The Salmon Project will continue its statewide “King of Fish” book drop this Sunday, Oct. 26, at Two Sisters Bakery in Homer.
Between 9 and 11 a.m., book drop organizers will hand out 100 free copies of “King of Fish: The Thousand-Year Run of Salmon,” by David Montgomery along with $5 vouchers to Two Sisters Bakery. “King of Fish” is about the shared history of humans and salmon over the last millennium, and the book drop aims to stimulate conversations about salmon statewide.
Montgomery was the speaker at Cook Inletkeeper’s 17th annual Splash Bash on July 31 in Homer.
The King of Fish Book Drop is a new initiative of the Salmon Project, a nonprofit dedicated to nurturing the relationships between Alaskans and wild salmon. The book drop will deliver a total of 1,250 copies of “King of Fish” to communities across the state including Homer, Kodiak, Sitka, Petersburg, Fairbanks and Juneau as well as communities in the Matanuska-Susitna Borough, the Copper River Drainage and the Yukon-Kuskokwim.
“The goal is for people to read the book, think about it, have conversations about it and then pass it on,” said Erin Harrington, Salmon Project executive director. “The book is also missing something very important: a chapter about Alaska. We want our readers to help us figure out what should go in the unwritten final chapter. To our surprise, many Alaskans have never heard some of these stories. We are a state sustained by salmon, but many of us don’t know the history of this incredible fish that feeds us, gives us jobs and creates a way of life. That’s the driving force behind the King of Fish book drop.”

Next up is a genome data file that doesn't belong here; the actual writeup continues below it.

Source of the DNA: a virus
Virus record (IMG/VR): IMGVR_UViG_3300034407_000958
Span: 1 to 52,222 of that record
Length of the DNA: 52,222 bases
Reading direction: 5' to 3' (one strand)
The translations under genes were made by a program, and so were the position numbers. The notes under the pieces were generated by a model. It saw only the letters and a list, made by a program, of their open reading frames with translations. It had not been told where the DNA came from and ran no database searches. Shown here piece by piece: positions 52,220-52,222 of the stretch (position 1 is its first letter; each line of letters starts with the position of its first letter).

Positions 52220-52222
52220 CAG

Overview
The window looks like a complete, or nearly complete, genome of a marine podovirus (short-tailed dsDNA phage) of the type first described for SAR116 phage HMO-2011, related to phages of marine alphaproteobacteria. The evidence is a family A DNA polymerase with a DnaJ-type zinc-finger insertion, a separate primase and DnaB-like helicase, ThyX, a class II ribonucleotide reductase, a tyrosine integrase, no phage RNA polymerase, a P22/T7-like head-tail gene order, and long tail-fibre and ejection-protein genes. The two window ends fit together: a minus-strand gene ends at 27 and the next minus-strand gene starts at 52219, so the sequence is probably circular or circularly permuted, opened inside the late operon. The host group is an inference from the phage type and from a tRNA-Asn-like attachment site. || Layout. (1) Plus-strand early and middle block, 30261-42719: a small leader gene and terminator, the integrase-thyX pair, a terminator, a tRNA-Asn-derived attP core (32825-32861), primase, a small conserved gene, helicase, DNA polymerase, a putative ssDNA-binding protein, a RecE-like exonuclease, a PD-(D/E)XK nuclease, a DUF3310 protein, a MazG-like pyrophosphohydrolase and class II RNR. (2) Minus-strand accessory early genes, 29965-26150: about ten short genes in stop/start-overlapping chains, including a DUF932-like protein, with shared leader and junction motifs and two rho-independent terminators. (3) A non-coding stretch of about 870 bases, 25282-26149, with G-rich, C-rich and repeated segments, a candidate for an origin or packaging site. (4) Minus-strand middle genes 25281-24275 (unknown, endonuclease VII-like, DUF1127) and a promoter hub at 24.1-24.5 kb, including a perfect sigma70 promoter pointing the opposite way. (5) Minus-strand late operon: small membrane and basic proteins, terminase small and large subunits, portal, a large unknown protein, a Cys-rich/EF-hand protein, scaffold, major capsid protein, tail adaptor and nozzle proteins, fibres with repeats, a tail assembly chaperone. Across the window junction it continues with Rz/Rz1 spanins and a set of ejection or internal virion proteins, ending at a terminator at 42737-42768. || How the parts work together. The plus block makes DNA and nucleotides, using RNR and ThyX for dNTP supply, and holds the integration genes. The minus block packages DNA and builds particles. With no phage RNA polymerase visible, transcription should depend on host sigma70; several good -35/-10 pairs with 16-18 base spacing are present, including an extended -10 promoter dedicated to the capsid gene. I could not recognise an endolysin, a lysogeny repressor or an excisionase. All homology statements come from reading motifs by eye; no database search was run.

Montgomery is a professor of geomorphology at the University of Washington. He received his bachelor of science in geology at Stanford University and holds a doctorate in geomorphology from the University of California Berkeley.
His books include “The Rocks Don’t Lie: A Geologist Investigates Noah’s Flood” and “Dirt: The Erosion of Civilizations.”
In 2008, Montgomery was named a MacArthur Fellow and “Dirt” won the Washington State Book Award in General Nonfiction. His work on landscape evolution and the impact of geological processes on ecological systems led him to study the connections, past and present, between humans, salmon and rivers for “King of Fish: The Thousand-Year Run of Salmon.”
To learn more about the book drop or to request more copies of the book, visit www.salmonproject.org/bookdrop.
For more information on The Salmon Project, visit www.salmonproject.org.